Venturi, Congressional, and the end of Open Saturday

(published June 16, 2011)

The U.S. Open returns to Congressional Country Club today, the third time golf’s national championship has been played just outside the nation’s capital.  In 1997, Ernie Els won, a victory sealed when Colin Montgomerie waited five minutes before missing a par putt on 17, and then Tom Lehman pulled a seven-iron into the water on the same hole.

That Open was a mere footnote compared to the historical significance of the prior Open at Congressional.  In 1964, Ken Venturi won the championship, nearly died, and changed the conduct of the Open forever.

It will not be news to anyone who has visited Washington in the summer that the weather can be on the hellish side of steamy.  So it was on the days of that ’64 Open, with high humidity and temperatures in the 80s on Thursday, 90s on Friday, and well over 100 on Saturday; a U.S.G.A. official reported seeing a thermometer register 112 degrees near the 14th green.  And on Sunday…

There was no play on Sunday.  The championship, like all U.S. Opens from the beginning, concluded with two rounds in a day, a 36-hole crucible intended to test a golfer’s physical and mental endurance.  (The first three Opens were 36 holes played in one day; from 1898-1925 it consisted of 72 holes played in two days.)

Venturi began feeling woozy during the morning round.  He staggered from the 15th green to the next tee, and told his playing partner Ray Floyd that he didn’t know if he could make it in.  He was visibly shaky on the last two holes, both of which he bogeyed for a 66, and told Dr. John Everett in the clubhouse that he was feeling chills on the course.

The doctor recognized signs of dehydration, and urged Venturi to rest for the forty-five minutes allotted between rounds, take salt pills, and drink (iced tea was Venturi’s beverage of choice).  Dr. Everett warned him that going back out into the heat could kill him, and Venturi – who had come close in several Masters without winning, and was battling injuries that would force him to retire a few years later – told him, “Well, it’s better than the way I’ve been living.”

Venturi played, and he shot a 70 to hang on for the victory.  Dr. Everett walked the round in the gallery, giving him more tea and salt pills as needed.  At the end of the round, Venturi handed over the scorecard he had kept for Floyd to sign.  There wasn’t a number on it.  Venturi then stared at his own card, trying to remember his results hole by hole before signing it and making it official.  He stared and stared, and finally heard a voice over his shoulder saying, “Go ahead and sign, Ken, it’s correct.”  The speaker was Joe Dey, Jr., Executive Director of the United States Golf Association.

Seven months later, the U.S.G.A. dropped a bombshell: beginning in 1965, the Open would be played over four days, not three.  Dey declared, “Increasingly slow play has made the 36-hole Saturday too much of an endurance test – more than eight hours on the course for each player.”  Dey described the change as “deplorable as far as tradition is concerned, but in the context of the times [it was] the correct thing to do.”  No one would have to go through an ordeal like Venturi’s again.

There were howls of outrage.  Open Saturday was considered the most exciting day in golf.  The organization “had long and staunchly defended the continuation of the double round on the very ground that endurance should be one of the requisites of a national champion,” wrote Herbert Warren Wind in The New Yorker.  Wind added that the ’65 Open, decided in an eighteen-hole playoff after a seesaw final eighteen, “without the double round seemed a little like ‘Moby Dick’ without the Whale.”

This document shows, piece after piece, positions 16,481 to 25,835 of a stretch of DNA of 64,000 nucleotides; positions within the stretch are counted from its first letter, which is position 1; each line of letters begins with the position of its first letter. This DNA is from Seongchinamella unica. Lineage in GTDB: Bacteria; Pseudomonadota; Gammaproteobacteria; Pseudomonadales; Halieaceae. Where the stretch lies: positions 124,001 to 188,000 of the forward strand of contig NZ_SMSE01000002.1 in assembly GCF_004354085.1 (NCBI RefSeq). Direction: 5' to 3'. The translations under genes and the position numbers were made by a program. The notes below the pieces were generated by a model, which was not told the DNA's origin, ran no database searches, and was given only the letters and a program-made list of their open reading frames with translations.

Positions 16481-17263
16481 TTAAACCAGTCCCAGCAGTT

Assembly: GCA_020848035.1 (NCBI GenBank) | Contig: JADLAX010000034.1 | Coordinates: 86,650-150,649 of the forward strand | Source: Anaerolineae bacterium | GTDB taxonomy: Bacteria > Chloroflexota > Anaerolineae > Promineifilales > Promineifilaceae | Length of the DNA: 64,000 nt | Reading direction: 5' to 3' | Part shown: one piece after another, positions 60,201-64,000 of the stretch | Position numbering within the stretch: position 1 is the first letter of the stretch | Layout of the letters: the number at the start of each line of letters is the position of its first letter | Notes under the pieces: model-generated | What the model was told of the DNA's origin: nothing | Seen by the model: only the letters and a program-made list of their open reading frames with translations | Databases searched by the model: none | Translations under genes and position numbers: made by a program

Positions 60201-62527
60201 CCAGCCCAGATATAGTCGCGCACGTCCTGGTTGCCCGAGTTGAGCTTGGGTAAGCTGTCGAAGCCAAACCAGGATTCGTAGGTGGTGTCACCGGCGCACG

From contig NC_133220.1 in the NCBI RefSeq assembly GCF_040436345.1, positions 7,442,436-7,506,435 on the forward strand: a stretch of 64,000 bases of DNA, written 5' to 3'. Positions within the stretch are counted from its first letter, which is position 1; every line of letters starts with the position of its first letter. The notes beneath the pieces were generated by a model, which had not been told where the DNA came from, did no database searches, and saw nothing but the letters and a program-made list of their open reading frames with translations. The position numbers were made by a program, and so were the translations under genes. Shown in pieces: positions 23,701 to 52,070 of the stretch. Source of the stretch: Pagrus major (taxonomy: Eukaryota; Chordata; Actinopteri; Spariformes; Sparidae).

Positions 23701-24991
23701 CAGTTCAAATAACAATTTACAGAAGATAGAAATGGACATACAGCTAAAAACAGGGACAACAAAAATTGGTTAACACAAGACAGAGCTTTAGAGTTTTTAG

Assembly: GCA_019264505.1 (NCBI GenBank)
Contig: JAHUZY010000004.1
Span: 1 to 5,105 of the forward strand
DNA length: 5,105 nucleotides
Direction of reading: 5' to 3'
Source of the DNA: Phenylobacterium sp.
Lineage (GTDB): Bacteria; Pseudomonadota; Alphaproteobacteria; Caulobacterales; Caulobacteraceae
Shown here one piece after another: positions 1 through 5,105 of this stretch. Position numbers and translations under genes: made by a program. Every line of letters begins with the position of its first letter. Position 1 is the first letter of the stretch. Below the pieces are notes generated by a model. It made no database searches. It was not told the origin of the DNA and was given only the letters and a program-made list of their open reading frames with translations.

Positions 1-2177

Sports Illustrated saw the evil hand of television in the decision, since eliminating Open Saturday would leave two nice, separate, televisable days of coverage (which consisted of holes 15 through 18 in those days).  “The grand distinction of the U.S. Open was that its final 36 holes were played in one day through which the winner not only had to display the best possible golf but nerve and stamina as well,” SI opined.  “For 40 years this format was a key element in setting the U.S. Open apart from the Hupmobile Classic, the Pop Bottle Open and whatever else the pros compete in week after week…. We are tired of the way traditions are being constantly cast aside in the name of TV for a dollar or a popularity race or whatever adds up to ‘the context of the times.’”

This past Monday at Congressional, Venturi himself endorsed the trial by humid fire he had survived: “Ben Hogan won four U.S. Opens, and they said, how do you explain that?  He said, they can beat you in 18 holes, but you can grind them down in 36.”

Herb Wind had a similar thought forty-six years ago: “A golfer who is not swinging well and hitting the ball accurately can with luck shimmy through eighteen holes without its showing on his scorecard, but no golfer can hope to survive thirty-six holes in one day without suffering a major collapse unless he has full control of an absolutely sound swing in addition to a first-class competitive temperament.”

Would Hogan have won four Opens in today’s format?  Or might he have won even more, including 1955 at Olympic (lost in a playoff) and 1960 at Cherry Hills (put a wedge in the water for bogey at the 71st hole then triple-bogeyed 18 and lost by four), if the double round hadn’t taken such a toll on his damaged legs?

The Open, even over four days, is still an ordeal.  Thanks in part to three days at Congressional – and in part to the dictates of commerce — it now identifies the best golfers in the world without endangering their health.






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